The type of debt also makes a difference because there are short-term and long-term loans, and there are bank loans and lines of credit versus fixed-income instruments such as bonds. The type of debt can be of significance.

Check, too, on the purpose of the debt. Lowe put it this way: “Why is the company applying for a loan in the first place? Would the company use the fund for a new project with high potential for income generation? Is the company in a bad financial situation that it has to take loans to pay its staff wages or consolidate debts?”

Sales performance

To quantitatively assess the sales performance of a company, use the price-sales ratio (calculated by dividing market capitalization by gross revenue over the past year).

A company with a low price-sales ratio, compared with its peers in the same sector, is usually a better buy than one with a higher ratio. That’s because the stock is more likely undervalued.

According to the author, “Low Price-Sales Ratio may signify unrealized potential in value as long as other metrics are confirmed such as high-profit margins, low debt volume, and high growth prospects. If you only rely on Price-Sales Ratio alone, you cannot say that you properly valued the company you are interested in dividend investing.”

Tax laws affecting dividend investments

Much of Lowe’s discussion of this subject revolved around an American tax change, the Jobs and Growth Tax Relief Reconciliation Act of 2003. It was designed to reverse the declining number of companies paying dividends by reducing the tax rate on dividends to 15% from 28%. It also reduced the rate on long-term capital gains for individual taxpayers to 15%.

Also noted is that individuals receiving dividends are taxed twice. First, the corporate income tax takes a slice off the top, and then individuals receiving dividends pay again when they file their personal taxes.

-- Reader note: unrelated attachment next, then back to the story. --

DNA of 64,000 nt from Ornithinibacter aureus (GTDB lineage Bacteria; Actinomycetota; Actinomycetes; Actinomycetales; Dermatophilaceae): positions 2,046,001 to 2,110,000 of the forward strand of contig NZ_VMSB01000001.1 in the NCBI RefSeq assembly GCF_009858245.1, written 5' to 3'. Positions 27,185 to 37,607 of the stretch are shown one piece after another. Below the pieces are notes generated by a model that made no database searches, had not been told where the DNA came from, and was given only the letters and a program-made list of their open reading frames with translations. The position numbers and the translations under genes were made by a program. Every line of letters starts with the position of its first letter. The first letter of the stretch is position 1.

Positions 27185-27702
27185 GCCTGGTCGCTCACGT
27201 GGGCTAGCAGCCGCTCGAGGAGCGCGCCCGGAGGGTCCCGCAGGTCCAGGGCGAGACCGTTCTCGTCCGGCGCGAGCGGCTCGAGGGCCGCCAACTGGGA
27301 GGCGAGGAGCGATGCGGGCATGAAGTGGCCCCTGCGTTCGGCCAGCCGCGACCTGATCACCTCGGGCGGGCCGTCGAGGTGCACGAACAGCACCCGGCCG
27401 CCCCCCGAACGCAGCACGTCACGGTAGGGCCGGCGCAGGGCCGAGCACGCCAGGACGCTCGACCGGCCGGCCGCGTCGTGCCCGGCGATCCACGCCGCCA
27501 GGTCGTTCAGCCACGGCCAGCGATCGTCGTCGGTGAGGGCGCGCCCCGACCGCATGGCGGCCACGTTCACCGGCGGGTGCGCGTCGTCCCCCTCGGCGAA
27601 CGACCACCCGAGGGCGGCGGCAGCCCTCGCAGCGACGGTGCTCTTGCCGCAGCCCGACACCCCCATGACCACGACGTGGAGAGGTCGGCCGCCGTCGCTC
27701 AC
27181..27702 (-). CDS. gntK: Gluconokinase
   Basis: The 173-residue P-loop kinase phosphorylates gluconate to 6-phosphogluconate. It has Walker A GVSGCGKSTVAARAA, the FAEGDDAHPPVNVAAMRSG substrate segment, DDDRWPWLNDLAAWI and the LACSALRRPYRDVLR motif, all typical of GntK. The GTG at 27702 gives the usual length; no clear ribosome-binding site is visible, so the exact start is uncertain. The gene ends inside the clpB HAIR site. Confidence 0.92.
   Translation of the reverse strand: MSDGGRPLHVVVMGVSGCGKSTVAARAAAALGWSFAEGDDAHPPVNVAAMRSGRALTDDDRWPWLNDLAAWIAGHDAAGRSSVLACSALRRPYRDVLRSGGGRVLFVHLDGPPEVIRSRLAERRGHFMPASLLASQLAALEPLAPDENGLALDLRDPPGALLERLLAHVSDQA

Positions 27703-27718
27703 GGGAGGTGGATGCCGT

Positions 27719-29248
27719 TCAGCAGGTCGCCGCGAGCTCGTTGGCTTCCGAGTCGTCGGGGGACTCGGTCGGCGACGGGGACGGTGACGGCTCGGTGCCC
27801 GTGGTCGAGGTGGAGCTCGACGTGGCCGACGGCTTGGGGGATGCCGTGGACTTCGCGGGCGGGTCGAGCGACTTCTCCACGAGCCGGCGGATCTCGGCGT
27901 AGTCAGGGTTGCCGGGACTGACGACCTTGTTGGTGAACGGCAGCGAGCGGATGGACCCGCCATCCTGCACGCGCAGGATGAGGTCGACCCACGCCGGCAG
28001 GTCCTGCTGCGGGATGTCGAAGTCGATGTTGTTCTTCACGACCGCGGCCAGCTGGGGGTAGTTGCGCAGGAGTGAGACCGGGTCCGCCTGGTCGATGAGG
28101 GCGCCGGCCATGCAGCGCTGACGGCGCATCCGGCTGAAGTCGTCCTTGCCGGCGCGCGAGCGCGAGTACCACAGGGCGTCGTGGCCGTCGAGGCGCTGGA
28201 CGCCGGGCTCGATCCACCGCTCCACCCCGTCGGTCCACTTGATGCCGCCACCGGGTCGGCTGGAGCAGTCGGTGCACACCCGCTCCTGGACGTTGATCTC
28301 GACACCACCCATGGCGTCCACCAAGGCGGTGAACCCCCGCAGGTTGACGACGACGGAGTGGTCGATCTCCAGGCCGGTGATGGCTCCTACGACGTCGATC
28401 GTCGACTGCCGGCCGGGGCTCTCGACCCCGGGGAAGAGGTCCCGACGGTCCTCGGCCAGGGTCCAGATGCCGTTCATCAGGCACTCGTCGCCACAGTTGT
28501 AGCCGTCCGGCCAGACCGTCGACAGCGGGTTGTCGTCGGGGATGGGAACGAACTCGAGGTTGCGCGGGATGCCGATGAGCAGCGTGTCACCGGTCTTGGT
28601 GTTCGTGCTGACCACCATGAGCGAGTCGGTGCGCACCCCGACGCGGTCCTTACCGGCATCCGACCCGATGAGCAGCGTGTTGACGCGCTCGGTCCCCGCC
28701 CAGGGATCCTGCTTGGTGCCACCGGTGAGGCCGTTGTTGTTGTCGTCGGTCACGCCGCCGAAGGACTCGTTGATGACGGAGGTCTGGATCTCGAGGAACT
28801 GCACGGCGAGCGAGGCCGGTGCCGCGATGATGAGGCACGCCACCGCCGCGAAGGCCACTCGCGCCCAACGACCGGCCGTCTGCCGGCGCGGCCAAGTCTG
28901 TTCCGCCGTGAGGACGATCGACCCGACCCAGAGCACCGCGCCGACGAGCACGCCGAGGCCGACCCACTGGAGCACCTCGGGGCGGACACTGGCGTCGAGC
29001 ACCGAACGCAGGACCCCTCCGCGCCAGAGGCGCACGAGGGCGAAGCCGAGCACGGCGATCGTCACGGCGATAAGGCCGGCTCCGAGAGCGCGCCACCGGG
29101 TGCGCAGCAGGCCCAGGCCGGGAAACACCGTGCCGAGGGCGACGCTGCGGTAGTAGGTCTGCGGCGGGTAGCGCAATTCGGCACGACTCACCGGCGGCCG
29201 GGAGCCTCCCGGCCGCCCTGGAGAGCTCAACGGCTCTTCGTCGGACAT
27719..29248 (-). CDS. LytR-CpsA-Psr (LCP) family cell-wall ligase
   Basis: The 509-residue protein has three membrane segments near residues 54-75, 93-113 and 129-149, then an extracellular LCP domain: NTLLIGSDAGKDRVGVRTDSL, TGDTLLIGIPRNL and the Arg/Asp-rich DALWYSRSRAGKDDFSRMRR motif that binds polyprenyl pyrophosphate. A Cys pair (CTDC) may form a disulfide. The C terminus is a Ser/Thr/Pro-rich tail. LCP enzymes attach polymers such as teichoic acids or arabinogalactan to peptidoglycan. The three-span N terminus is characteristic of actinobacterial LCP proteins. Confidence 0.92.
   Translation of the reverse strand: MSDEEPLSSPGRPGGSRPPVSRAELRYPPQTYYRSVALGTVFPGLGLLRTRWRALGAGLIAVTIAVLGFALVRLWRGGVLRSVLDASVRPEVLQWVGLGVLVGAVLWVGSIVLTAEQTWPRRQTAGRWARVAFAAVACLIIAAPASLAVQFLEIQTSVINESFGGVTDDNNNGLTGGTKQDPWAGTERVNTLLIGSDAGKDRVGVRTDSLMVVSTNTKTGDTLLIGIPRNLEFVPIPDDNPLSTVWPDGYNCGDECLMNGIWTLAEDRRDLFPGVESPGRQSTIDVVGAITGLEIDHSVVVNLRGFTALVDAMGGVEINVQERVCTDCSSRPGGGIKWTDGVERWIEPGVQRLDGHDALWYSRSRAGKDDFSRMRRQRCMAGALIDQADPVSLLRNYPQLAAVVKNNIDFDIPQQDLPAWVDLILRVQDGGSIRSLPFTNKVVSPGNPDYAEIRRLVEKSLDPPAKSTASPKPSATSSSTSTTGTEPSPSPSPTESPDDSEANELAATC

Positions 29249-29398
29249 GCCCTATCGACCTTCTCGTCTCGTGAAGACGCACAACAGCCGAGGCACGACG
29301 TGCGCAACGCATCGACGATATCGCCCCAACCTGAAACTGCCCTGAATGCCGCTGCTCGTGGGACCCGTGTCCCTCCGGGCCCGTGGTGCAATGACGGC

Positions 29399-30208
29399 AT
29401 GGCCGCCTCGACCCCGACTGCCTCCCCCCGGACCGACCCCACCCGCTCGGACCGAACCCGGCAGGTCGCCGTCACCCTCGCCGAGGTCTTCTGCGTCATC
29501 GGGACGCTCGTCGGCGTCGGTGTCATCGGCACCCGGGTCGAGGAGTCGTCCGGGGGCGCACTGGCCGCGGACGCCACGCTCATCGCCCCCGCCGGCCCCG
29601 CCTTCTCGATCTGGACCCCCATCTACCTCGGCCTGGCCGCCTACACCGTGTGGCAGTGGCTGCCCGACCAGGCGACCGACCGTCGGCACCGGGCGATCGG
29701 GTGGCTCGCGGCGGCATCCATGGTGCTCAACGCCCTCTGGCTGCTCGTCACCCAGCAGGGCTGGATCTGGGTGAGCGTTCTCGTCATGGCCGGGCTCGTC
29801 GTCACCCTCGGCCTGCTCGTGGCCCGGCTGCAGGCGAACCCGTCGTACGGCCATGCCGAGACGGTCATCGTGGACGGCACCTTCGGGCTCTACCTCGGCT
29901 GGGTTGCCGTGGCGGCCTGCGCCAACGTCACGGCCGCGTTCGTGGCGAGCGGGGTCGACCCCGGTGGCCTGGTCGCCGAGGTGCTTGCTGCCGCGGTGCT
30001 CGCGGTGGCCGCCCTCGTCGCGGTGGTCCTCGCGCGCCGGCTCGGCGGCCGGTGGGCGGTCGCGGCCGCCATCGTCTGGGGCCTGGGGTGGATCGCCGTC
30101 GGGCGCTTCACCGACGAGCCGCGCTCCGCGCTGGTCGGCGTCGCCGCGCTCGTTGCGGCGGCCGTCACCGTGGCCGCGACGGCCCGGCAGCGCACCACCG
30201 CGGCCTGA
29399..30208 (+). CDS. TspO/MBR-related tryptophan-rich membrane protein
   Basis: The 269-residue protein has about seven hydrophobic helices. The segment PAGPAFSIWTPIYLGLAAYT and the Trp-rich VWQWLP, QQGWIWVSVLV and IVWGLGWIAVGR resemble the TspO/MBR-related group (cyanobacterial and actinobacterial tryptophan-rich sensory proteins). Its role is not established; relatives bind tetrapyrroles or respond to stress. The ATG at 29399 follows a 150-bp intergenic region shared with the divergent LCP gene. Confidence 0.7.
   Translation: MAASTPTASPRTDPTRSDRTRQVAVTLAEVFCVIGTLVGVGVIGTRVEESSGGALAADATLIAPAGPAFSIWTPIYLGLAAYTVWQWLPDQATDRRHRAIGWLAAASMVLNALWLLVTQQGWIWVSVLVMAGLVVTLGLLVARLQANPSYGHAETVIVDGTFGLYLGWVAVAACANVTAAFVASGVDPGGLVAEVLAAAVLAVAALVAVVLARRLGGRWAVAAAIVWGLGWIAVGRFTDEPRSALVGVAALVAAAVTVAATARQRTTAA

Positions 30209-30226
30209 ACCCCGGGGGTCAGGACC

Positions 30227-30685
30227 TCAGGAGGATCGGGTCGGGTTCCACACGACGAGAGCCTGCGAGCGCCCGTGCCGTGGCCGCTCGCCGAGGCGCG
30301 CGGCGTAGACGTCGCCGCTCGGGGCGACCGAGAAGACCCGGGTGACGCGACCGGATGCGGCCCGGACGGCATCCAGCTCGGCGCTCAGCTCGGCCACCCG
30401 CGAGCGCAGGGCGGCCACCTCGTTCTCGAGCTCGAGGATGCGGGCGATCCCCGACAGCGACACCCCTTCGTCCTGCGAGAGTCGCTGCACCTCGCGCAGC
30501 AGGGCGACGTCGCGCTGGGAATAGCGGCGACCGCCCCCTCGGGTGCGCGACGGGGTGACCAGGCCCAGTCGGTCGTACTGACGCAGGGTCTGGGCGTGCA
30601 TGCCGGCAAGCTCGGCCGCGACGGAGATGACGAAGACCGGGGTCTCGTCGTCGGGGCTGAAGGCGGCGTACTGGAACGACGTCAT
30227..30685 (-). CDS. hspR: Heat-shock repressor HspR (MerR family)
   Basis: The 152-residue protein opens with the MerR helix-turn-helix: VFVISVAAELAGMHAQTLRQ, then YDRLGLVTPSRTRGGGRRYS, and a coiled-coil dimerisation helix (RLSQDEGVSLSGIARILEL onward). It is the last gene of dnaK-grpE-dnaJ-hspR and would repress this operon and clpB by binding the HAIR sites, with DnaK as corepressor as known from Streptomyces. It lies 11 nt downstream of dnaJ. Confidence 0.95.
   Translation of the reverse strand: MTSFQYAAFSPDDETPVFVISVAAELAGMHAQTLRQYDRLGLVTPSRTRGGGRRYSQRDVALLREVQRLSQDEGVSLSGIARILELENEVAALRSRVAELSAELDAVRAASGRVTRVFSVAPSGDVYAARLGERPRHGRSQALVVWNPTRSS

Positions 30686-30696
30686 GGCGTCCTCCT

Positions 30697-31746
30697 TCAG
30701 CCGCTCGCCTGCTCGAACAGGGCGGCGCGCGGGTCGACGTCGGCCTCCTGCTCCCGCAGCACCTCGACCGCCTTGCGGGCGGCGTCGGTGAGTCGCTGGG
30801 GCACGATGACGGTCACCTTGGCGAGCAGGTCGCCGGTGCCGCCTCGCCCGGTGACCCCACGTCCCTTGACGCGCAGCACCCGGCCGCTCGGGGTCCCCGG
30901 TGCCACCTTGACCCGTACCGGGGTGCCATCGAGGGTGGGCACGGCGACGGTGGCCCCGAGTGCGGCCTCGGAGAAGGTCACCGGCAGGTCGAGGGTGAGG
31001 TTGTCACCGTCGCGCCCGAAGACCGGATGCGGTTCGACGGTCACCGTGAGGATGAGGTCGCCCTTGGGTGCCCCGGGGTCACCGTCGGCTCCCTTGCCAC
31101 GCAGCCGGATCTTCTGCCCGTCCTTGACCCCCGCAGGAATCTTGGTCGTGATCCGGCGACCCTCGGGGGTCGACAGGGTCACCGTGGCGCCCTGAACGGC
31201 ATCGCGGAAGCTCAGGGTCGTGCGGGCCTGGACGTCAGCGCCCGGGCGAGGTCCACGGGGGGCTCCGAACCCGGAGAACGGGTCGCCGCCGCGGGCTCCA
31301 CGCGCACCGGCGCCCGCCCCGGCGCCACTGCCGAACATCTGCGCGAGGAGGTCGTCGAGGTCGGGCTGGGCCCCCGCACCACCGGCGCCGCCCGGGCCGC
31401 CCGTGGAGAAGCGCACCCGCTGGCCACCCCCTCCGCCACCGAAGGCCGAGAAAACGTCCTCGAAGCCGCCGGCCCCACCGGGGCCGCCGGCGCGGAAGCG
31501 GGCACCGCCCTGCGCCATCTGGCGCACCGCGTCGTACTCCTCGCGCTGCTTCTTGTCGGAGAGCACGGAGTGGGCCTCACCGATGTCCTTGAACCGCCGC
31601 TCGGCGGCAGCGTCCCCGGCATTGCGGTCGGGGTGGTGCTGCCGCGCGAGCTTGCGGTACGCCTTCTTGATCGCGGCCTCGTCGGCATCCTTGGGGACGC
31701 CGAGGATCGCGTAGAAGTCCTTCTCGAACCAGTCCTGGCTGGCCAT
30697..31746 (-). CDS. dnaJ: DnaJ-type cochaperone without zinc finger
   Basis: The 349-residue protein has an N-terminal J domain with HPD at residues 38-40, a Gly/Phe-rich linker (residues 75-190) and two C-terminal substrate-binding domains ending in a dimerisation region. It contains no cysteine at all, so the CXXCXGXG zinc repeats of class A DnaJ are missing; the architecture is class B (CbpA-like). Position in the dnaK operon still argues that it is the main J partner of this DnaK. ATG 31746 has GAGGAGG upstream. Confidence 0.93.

Every individual investor will have a somewhat unique tax situation because of both personal and investment decisions. Lowe wrote, “As an investor, you must be careful in placing your investments in a position where you are only expecting an income stream that might be substantially affected because of certain legislations.”


Six factors should be carefully considered by investors planning to buy dividend stocks. Lowe, in “Dividend Investing: Simplified - The Step-by-Step Guide to Make Money and Create Passive Income in the Stock Market with Dividend Stocks,” argued:

“It is not enough to choose stocks of companies because they have a record of paying dividends to their shareholders.

You also need to take a closer look at other metrics such as profit growth rate, balance sheet status, debt volume, sales performance, and prevailing tax laws that could affect your capital gains and dividend payouts.

Assessing certain dividend stocks against these metrics will ensure that you are investing in high-potential instruments.”

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About the author:

Robert Abbott
Robert F. Abbott has been investing his family’s accounts since 1995 and in 2010 added options -- mainly covered calls and collars with long stocks.

He is a freelance writer, and his projects include a website that provides information for new and intermediate-level mutual fund investors (whatisamutualfund.com).

As a writer and publisher, Abbott also explores how the middle class has come to own big business through pension funds and mutual funds, what management guru Peter Drucker called the "unseen revolution."

Visit Robert Abbott's Website